So you think you’re broke! How would you like to be buried under $4.3 million of debt? “Impossible,” you say. “No one could ever get in that much debt, much less get out from under it.”
But I did, and I can tell you that getting in it was easy. I have a black belt in shopping, having refined my skills over the years at Neiman Marcus, Bloomingdales, Saks Fifth Avenue and the shops of other lucky retailers.
It’s a wonder the stores didn’t send cabs for me. My friends used to say it took only one word to describe me: MasterCard.
I’ll admit that not all that debt was mine; I had help. The debt included my former husband’s business, our house note, the car notes and the ever-popular credit card debt. The only thing that was debt-free was my business.
My husband would say: “What’s the big deal? My business is keeping up with the payments, and we’ll manage the rest.”
We may have been staying out of the poorhouse, but I knew debt was bondage. “The borrower is servant to the lender,” the Bible says (Prov. 22:7, NKJV).
When I climbed out of denial, added up the numbers and saw $4.3 million spelled out on a piece of paper, I felt as if a giant hairball had been lodged in my stomach. Then the Lord showed me why one of the scriptures I’d been confessing wasn’t working for me.
The wealth of the sinner, which the Bible says “is stored up for the righteous,” can never come into the hands of the body of Christ until we’re debt-free (see Prov. 13:22). Otherwise, it would pass right through our hands and back into the hands of the banks, mortgage companies and credit card companies.
So there I was with my mountain of debt and an unbelieving husband. Great. The only good news was that I was a tither.
I’d spent decades running away from God but had surrendered my life to Him several years earlier. I ended up in a Word of Faith church, which taught the uncompromised Word of God, and I was learning about God’s biblical economics.
The Lord has a lot to say about finances—not the least of which is that He wants us to be prosperous (see 3 John 2). Why? Because, let’s face it, the lost aren’t going to fund the spreading of the gospel.
However, there’s a big gap between knowing about God’s abundant finances and living in them. Far too many Christians are living below their means, below what God promised and Jesus paid the price for them to enjoy. They’re broke, living paycheck to paycheck, burdened by debt and unable to get ahead.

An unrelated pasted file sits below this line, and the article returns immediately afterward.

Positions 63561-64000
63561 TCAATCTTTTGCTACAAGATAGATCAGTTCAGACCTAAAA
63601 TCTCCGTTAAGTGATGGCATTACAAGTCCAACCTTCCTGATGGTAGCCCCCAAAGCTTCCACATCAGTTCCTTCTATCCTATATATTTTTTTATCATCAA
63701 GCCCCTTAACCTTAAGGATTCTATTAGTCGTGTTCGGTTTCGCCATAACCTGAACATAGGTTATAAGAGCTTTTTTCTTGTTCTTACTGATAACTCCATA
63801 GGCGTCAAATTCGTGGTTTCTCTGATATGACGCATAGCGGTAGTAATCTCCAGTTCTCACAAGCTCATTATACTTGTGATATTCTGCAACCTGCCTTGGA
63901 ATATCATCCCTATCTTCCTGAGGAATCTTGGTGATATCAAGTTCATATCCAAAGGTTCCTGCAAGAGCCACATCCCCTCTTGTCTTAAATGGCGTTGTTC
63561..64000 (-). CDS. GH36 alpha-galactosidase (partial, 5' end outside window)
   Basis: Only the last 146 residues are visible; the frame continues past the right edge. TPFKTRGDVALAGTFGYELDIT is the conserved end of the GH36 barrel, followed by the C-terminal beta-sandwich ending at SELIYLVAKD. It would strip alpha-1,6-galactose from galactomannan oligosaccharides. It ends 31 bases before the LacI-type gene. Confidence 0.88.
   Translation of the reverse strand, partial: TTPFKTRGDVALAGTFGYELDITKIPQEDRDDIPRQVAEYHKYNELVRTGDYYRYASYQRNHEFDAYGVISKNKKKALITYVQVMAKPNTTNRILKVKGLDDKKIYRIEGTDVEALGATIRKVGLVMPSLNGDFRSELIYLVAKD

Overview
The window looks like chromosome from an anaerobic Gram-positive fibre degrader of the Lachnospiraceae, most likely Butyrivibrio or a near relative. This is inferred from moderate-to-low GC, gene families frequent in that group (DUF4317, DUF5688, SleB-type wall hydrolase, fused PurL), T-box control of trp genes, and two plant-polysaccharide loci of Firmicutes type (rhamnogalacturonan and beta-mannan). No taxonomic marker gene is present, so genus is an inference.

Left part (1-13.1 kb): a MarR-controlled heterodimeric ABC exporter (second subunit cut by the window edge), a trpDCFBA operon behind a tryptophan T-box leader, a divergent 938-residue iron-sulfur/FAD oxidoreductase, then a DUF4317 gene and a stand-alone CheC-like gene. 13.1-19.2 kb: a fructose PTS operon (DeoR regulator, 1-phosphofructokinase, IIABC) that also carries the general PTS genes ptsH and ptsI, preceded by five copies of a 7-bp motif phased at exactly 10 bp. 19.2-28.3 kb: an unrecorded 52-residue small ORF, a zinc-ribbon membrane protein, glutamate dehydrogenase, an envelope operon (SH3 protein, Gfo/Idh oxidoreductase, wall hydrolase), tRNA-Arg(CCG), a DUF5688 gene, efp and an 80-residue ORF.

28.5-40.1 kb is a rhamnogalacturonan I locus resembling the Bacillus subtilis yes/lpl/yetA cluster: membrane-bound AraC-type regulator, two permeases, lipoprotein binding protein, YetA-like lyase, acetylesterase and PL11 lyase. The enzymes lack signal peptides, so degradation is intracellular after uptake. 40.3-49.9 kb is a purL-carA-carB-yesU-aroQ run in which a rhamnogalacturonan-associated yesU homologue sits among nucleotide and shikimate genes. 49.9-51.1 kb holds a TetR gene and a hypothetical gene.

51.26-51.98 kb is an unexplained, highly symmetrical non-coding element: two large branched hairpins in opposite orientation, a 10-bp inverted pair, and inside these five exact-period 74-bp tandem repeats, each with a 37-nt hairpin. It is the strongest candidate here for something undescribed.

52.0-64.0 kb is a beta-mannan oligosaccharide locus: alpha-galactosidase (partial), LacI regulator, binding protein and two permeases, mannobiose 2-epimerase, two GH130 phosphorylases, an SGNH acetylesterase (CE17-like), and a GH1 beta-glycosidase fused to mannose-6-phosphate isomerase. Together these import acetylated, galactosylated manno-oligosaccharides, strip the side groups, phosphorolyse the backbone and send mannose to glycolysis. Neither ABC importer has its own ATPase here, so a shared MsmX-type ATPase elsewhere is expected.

Yet one of God’s promises to us is that we can live according to 2 Corinthians 9:8: “And God is able to make all grace (every favor and earthly blessing) come to you in abundance, so that you may always and under all circumstances and whatever the need be self-sufficient [possessing enough to require no aid or support and furnished in abundance for every good work and charitable donation]” (The Amplified Bible).
Does that sound like broke to you? Not to me, either. Then why the discrepancy between the promise and the financial reality of the body of Christ? Because too many of us are delivered but not free.
God delivered us from the bondage of lack and debt when we received salvation. He delivered us from the “power of darkness and conveyed us into the kingdom of the Son of His love” (Col. 1:13, NKJV).
In the New Testament, one of the Greek words for “saved” is sozo. According to Strong’s Exhaustive Concordance of the Bible, it means more than just the salvation of your soul; sozo also means “deliver, protect, heal, preserve, do well…be (make) whole.”
So if we were delivered from lack at the same time we made Jesus the Lord of our lives, why are so many Christians struggling? Author Myles Munroe, in his book, The Burden of Freedom, offers this explanation: “Deliverance is not the same as freedom.
“Deliverance is release from the oppressor, but freedom is deliverance from oppression. In essence, it is possible to be delivered and not to be free.”